He came up to a disorientated figure, but it wasn’t Ansar. Maybe one of the other bounty hunters, running lost. He moved back, navigating on his mind’s eye map alone, until he was at the exact spot Ansar had been standing. The sand was scouring his mouth and noise as he panted. He reached back into his bag again, and found his bandana. He tied it over his mouth and nose two handed as he sprinted. The scouring sensation stopped, although his breaths were now humid and moist on the cloth. The sand was still scratching exposed skin, but he could almost call himself comfortable. He followed the left path this time, his long legged gait chewing up the distance. Shadows rushed into view. A sack, full. Then a pole, for a veranda. Then the building to which the veranda was attached. Sebastian went right through the door. Something he was noticing on Terra Deserta was all the doors were thin and cheap. A sneeze could take them off their hinges. He stumbled into a gun shop. The owner was standing off to one side, cradling a shotgun, ready to step in only if his shop was badly affected. He didn’t seem willing to fight over the door. The sandstorm blew in with Sebastian, coiling past his legs like a smoke machine effect on a stage. Ansar was strolling along towards the back door, unhurried. He must have thought nobody was going to find him in the storm.

“Freeze!” Sebastian shouted. His voice was muffled under the cloth. He had to really bellow to be heard over the wind. Ansar glanced over his shoulder, observed him with a detached air, and kept walking.

Sebastian levelled his gun on Ansar’s head. Cocked it, making an audible click. Ansar kept walking, steady, unbothered paces. Sebastian went to pull the trigger, and froze. His view of Ansar’s back was from the same angle as the man he’d killed back before he’d arrived in Sixty Clicks. He was back there again, caught in a loop. Same decision. Kill a man. His finger wavered over the trigger. His brain overrode it, forcing it around the trigger. The gun had almost no pull force. A breeze could fire it. But he couldn’t pull the trigger. It was like trying to push a mountain. His whole forearm was shaking from the effort. Tendons under tension stretched from his wrist to elbow. Veins popped to the surface. Twice Sebastian tried muster all of his energy into one pull, with visible effort showing on his face. His teeth were gritted. A light kindled in his cold, barren eyes, not fear but it’s primordial ancestor.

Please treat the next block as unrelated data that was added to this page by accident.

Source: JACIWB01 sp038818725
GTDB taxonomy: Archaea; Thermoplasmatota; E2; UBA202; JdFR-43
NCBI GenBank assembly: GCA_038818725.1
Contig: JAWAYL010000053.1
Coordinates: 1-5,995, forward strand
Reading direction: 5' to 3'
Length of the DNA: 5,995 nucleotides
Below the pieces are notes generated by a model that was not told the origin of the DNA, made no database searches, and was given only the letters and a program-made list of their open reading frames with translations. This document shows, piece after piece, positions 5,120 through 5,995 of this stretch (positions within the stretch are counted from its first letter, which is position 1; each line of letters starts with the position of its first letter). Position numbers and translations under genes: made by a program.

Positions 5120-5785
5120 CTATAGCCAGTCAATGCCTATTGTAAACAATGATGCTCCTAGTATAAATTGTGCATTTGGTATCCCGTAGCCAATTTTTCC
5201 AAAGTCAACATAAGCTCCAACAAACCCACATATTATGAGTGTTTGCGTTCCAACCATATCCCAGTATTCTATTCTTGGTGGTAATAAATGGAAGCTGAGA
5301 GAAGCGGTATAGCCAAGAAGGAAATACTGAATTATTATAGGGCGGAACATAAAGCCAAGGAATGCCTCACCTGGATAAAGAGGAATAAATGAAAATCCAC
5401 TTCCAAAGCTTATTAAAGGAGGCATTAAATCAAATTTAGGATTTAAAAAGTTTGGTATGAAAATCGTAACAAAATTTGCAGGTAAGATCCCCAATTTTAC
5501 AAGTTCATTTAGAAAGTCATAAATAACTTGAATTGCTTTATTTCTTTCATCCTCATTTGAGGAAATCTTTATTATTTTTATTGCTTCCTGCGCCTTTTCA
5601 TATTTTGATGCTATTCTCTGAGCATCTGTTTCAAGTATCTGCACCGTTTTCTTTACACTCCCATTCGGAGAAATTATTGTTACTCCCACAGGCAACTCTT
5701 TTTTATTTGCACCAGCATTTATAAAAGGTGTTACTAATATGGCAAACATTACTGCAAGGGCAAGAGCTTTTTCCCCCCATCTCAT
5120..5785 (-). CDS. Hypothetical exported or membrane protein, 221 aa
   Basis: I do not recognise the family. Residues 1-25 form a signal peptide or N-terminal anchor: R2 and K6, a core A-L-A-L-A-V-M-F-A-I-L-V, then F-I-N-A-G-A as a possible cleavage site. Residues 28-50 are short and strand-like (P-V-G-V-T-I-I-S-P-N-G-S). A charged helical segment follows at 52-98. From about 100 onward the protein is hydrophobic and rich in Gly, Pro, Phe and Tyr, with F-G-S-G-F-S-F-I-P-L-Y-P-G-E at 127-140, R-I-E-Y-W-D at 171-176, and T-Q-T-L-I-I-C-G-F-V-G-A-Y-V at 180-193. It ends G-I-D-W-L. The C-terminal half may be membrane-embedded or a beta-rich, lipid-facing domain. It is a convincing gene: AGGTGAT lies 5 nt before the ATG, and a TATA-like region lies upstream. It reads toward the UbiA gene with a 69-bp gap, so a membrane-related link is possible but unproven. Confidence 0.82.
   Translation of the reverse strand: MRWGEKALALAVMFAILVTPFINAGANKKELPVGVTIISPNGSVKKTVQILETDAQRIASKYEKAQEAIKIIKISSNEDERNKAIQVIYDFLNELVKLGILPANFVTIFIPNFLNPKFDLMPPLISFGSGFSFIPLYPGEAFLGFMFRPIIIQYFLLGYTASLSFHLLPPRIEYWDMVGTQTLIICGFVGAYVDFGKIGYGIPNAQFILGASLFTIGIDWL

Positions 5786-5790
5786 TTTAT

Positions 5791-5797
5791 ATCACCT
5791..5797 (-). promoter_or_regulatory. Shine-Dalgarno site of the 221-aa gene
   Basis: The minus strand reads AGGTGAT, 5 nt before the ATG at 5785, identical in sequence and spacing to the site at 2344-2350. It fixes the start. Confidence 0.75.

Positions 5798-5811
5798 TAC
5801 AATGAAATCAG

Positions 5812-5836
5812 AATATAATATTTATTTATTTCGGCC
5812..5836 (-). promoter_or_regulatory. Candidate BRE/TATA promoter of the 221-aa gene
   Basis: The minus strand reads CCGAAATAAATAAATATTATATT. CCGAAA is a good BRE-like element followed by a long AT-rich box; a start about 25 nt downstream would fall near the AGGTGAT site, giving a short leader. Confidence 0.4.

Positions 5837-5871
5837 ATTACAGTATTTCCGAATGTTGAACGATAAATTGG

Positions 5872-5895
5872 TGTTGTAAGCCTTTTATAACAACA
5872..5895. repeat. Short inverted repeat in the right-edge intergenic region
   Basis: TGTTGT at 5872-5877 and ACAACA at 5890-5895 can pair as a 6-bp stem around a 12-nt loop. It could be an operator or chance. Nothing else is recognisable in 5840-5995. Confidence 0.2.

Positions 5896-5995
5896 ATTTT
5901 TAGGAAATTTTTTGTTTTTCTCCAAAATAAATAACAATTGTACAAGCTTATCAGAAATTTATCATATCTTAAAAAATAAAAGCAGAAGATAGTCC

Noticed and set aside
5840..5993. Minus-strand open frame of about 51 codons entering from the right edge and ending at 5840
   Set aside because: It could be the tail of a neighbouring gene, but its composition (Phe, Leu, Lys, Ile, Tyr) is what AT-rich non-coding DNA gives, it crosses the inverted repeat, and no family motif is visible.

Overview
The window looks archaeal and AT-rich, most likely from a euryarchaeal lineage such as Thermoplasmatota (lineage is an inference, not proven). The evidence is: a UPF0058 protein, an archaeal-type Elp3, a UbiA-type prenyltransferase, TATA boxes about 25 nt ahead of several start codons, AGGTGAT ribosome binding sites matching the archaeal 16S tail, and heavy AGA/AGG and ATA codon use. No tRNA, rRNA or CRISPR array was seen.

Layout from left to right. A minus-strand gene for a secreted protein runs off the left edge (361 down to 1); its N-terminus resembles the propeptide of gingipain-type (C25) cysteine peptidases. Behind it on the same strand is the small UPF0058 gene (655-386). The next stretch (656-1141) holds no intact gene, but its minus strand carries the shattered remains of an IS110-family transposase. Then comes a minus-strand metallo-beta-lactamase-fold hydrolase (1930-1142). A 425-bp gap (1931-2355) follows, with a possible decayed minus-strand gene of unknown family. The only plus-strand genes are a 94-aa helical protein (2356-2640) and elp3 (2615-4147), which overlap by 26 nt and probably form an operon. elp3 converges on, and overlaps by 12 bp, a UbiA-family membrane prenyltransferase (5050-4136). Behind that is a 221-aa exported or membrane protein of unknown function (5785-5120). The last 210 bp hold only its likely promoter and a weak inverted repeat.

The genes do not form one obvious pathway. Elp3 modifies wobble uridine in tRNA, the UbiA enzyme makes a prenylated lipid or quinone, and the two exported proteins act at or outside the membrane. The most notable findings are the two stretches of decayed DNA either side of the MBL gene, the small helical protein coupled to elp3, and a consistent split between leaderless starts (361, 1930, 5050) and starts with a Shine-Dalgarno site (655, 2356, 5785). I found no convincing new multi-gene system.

Sebastian’s fast mind had many benefits, but in terms of survival none stood out more so than his adaptability. Two tries were enough. He didn’t cling to some false hope of overcoming his body’s resistance. The flame in his eyes was stamped out. He holstered his gun, de-cocking it. He took the distance that had taken Ansar ten steps in three. He grabbed Ansar by the shoulder, and stamped down on his calf. Ansar was forced to his knees, but didn’t cry out. He jabbed back with an elbow, narrowly missing Sebastian’s groin and hitting his hip instead. Sebastian’s hold loosened, and Ansar gripped a display with his free hand, using it to pull himself away. He got to his feet, and head for the back door. Sebastian kicked him in the back, in what was more of a shove than a blow. Ansar went tumbling, almost smacking his face on the door jamb. He just managed to save himself with his arms, but he was left vulnerable. Sebastian was on him straight away, his left hand bunching up Ansar’s collar and choking him with it. He pressed the first knuckle of his right hand hard against Ansar’s skull. He hoped the hard, small point of pressure would simulate the sensation of having a gun barrel pressed against your head.

“Freeze!” he said again.

Ansar reached up and wrenched the back door open. The through draft created between the two doors sent a solid pillar of sand blasting across Sebastian’s face. He didn’t even flinch through his goggles.

“What part of freeze don’t you understand?” Sebastian asked.

He let go of Ansar’s collar to punch him in the head. It was a mistake. As soon as the choking was gone, Ansar lunged forward, locked himself around the door frame, and pulled. He slipped free. Under normal circumstances, Sebastian could have caught him again in a second. But with the sandstorm raging even in the shop, visibility was cut down to one metre again. Even at his slow pace, Ansar disappeared from view. Sebastian sprinted up to where Ansar had been, and found nothing. He was back in a blind, three hundred and sixty degree puzzle. Except now, behind the shop, he had no mental map, and he had no easy left or right guess.

Sebastian adapted. He was flexible. Three hundred and sixty degrees of possibilities, and he wasn’t going to find Ansar standing still. He chose a direction at random, and took off.

Pauly was caught completely by surprise by the sandstorm when it rolled in. One moment he could see, the next he couldn’t. The air itself suddenly began to cut him. He panicked. He couldn’t breathe. The world hurt.

So for the first second, he was frozen with shock. Then, blind and scared, he stumbled around aimlessly, the sand scraping at his face. Like a horse under a whip, he was spurred forwards, faster and faster, trying to outrun the pain. His mind was blank as he tore past shadows in the dust. His breathing was laboured as he tried to find oxygen in the clouds of grit. His cracked ribs ached. His eyes were squeezed shut, as sharp grains scrabbled at the lids. He tripped on something, although he couldn’t see what. A barrel, maybe, or a chair, maybe even a person. He could be anywhere in the town now. His ribs seared his side when he landed. He curled up, hiding his face under his body.